Even though the populism of the Tea Party makes the media report on the “movement” as though it were a romanticized reclamation of the values of communities and individuals over monolithic organized interests, the Tea Party squarely presents the problem of inconsistent and disconnected values and the politicians claiming to represent them.  The Tea Party is facilitated by the fact that voters attempt to identify with the individual rather than the politics, whether because that voter thinks politics as usual is irredeemably corrupt or because the average American is just as unclear on their own policy preferences.

This is a classic American myth, perpetrated by Hollywood, starting with Mr. Smith Goes to Washington–and it’s a lovely fantasy. Mr. Smith was an inspired amateur.  He followed the news and astonished his local oligarch puppet-master by actually reading the bills he was about to vote on, then making up his own mind. He was part of generation that took citizenship seriously and kept itself informed.

…But Christine O’Donnell is not like that. She is attractive, to some, because she doesn’t know anything. She couldn’t name a Supreme Court decision she disagreed with, not even Roe v. Wade. There is no way she could ever be confused with a member of the elites; there is no way she could be confused with an above average high school student. Her ignorance, therefore, makes her authentic–the holy grail of latter-day American politics: she’s a real person, not like those phony politicians.

People look to the individual narrative and ignore the rest, unable or unwilling to examine the content of politics like a grown-up, and thereby encourage and reinforce politicians with nothing more than a pretty smile and a Manichean worldview to offer.  Expertise is irrelevant.  The origin of this problem, as Christopher Hitchens points out, lies in the electorate’s ostensible search for “authenticity” or whatever other juicy tidbits are actually uncovered as a result of any search anyone is willing to undertake.  Whereas the Founding Fathers supposed that the most virtuous Americans would seek office because of the glory and honor that would accompany such positions, today’s electoral process produces far more indignity and ingratitude than any rational or talented person would willingly impose upon themselves.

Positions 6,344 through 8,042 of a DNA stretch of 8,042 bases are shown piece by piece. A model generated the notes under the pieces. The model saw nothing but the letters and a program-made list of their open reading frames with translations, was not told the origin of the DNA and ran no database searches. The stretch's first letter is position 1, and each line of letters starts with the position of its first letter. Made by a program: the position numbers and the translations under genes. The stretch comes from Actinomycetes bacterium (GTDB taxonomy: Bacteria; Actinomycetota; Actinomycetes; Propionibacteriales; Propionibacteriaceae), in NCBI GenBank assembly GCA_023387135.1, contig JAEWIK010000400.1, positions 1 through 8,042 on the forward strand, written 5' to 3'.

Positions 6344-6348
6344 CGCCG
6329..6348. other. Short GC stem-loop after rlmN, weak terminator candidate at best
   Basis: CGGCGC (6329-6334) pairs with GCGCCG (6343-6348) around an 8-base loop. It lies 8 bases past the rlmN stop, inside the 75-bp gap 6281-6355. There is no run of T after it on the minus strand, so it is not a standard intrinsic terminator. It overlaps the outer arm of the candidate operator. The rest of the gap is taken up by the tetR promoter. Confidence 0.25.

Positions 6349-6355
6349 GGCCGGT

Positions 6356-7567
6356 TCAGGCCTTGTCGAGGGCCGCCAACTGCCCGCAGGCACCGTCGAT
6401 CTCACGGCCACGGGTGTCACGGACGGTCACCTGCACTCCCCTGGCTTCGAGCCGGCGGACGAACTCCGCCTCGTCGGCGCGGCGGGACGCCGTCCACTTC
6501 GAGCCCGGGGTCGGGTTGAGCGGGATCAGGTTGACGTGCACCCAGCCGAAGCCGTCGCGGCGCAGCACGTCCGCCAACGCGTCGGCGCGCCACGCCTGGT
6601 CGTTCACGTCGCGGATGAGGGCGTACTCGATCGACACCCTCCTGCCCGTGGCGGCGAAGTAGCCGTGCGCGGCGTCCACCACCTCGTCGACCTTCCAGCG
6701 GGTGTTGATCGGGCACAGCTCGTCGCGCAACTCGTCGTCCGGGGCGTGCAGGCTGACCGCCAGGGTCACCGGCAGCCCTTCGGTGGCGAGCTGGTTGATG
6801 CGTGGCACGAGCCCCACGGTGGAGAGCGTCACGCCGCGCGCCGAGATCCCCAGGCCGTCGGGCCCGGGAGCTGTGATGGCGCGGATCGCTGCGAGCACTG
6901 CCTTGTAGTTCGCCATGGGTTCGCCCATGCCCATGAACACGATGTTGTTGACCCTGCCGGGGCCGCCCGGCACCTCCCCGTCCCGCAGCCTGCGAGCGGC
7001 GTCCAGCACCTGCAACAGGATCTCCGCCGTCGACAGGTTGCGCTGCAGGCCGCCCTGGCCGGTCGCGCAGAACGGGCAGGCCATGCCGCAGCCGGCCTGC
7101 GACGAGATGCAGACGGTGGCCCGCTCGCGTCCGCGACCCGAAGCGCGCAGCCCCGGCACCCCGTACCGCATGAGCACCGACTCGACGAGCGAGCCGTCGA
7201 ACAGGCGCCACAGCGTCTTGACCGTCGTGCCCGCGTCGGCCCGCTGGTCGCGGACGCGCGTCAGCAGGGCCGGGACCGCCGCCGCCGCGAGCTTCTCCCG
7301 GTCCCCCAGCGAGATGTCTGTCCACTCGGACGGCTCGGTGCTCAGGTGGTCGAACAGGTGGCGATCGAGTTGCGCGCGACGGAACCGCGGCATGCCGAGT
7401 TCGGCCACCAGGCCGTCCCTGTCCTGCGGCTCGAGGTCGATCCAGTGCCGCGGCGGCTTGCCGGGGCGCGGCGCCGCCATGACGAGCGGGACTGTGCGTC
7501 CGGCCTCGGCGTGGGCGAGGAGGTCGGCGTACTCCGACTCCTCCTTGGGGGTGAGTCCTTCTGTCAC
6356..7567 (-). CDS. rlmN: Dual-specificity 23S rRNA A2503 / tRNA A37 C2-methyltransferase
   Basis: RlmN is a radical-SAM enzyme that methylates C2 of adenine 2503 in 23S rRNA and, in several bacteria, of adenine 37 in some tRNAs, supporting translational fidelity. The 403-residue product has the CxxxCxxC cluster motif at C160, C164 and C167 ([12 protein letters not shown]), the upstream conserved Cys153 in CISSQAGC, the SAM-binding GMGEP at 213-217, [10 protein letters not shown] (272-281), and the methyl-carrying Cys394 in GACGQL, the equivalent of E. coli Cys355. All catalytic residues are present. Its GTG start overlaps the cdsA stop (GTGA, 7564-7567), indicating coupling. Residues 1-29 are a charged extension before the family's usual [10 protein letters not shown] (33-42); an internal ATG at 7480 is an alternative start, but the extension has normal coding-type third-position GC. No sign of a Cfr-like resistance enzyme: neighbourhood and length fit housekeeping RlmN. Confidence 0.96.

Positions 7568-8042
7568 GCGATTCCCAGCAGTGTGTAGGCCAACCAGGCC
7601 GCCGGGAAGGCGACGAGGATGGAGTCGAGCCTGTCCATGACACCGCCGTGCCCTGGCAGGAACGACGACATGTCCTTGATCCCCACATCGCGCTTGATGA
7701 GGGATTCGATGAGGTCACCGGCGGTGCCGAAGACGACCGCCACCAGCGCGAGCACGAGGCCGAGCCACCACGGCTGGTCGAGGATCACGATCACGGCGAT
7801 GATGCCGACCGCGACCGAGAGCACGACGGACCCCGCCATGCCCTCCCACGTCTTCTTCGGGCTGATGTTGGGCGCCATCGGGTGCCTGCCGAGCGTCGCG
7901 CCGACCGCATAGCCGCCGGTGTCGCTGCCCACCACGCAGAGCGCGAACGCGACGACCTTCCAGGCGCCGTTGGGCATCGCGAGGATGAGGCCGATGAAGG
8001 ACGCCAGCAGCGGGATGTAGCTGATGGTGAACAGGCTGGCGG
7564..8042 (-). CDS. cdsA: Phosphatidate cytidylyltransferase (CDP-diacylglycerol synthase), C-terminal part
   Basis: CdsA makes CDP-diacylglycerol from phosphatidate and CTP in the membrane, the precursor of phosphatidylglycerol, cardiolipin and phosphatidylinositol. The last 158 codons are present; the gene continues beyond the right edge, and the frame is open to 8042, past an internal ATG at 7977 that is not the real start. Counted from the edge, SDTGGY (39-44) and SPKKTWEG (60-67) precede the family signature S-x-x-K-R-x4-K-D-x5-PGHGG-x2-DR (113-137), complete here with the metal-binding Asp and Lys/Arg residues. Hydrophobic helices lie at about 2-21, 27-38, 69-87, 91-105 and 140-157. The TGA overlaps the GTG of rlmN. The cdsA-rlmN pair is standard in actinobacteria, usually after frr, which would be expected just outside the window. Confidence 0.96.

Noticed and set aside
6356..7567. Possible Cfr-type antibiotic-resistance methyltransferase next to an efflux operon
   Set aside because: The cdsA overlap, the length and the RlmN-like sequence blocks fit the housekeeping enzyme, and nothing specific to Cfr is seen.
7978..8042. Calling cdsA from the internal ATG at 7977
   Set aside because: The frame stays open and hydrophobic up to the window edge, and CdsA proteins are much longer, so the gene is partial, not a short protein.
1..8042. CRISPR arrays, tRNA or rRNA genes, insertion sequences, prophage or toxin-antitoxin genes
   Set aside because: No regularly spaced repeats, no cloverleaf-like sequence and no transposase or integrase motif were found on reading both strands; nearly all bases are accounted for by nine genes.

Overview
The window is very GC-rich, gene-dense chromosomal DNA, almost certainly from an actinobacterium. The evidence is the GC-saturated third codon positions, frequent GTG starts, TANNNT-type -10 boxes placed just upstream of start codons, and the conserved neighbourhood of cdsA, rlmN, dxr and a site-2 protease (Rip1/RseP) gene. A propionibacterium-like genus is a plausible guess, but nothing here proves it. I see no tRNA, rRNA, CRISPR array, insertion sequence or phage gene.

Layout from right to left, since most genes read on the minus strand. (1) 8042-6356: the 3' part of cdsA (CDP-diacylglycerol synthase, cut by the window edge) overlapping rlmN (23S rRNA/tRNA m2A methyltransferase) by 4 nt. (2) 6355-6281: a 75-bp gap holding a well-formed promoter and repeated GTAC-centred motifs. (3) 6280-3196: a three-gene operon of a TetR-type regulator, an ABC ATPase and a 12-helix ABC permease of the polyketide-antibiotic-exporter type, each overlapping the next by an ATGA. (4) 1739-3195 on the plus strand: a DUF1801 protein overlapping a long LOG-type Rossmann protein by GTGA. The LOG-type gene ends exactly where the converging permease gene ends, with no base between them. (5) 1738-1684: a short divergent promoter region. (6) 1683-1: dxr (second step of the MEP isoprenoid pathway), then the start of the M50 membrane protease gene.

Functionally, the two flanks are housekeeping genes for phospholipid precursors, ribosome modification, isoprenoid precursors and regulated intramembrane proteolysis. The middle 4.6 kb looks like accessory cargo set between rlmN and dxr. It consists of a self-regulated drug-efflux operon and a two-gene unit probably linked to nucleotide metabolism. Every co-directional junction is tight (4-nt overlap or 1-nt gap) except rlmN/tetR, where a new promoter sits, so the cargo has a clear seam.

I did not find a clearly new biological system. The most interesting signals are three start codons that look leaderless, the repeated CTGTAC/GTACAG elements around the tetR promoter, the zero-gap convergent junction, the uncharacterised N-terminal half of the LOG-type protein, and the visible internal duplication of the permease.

Consider: What normal person would consider risking their career and their family life in order to undergo the incessant barrage of intrusive questioning about every aspect of their lives since well before college? To face the constant pettifogging and chatter of Facebook and Twitter and have to boast of how many false friends they had made in a weird cyberland? And if only that was the least of it. Then comes the treadmill of fundraising and the unending tyranny of the opinion polls, which many media systems now use as a substitute for news and as a means of creating stories rather than reporting them. And, even if it “works,” most of your time in Washington would be spent raising the dough to hang on to your job. No wonder that the best lack all conviction.

This attitude in politics mirrors another unnerving trend exhibited by some Baby Boomers and Gen Xers, a trend much less susceptible to easy definition or empirical proof: that the Protestant, almost Darwinian version of the American Dream–of working hard to provide a better life for one’s offspring–has morphed into a form of competitiveness with one’s children, where parents seek to hold back their children to prevent them from surpassing their own achievements.  A substantial segment of America does not want to be rendered obsolete, even if meritocratic forces would leave them by the wayside.  So instead of a human meritocracy, we have the circus of continuous revelatory exposés about individuals’ personal lives, which leaves policy to be addressed by those entities that lack the basic human morbidity: organized and incorporated interests.  It makes one wonder what exactly the Citizens are actually United around.

One Comment leave one →
  1. October 20, 2010 11:12 am

    Why does Pesci look like a photoshopped creation in his own music video?

Leave a Reply

Fill in your details below or click an icon to log in: Logo

You are commenting using your account. Log Out / Change )

Twitter picture

You are commenting using your Twitter account. Log Out / Change )

Facebook photo

You are commenting using your Facebook account. Log Out / Change )

Google+ photo

You are commenting using your Google+ account. Log Out / Change )

Connecting to %s

%d bloggers like this: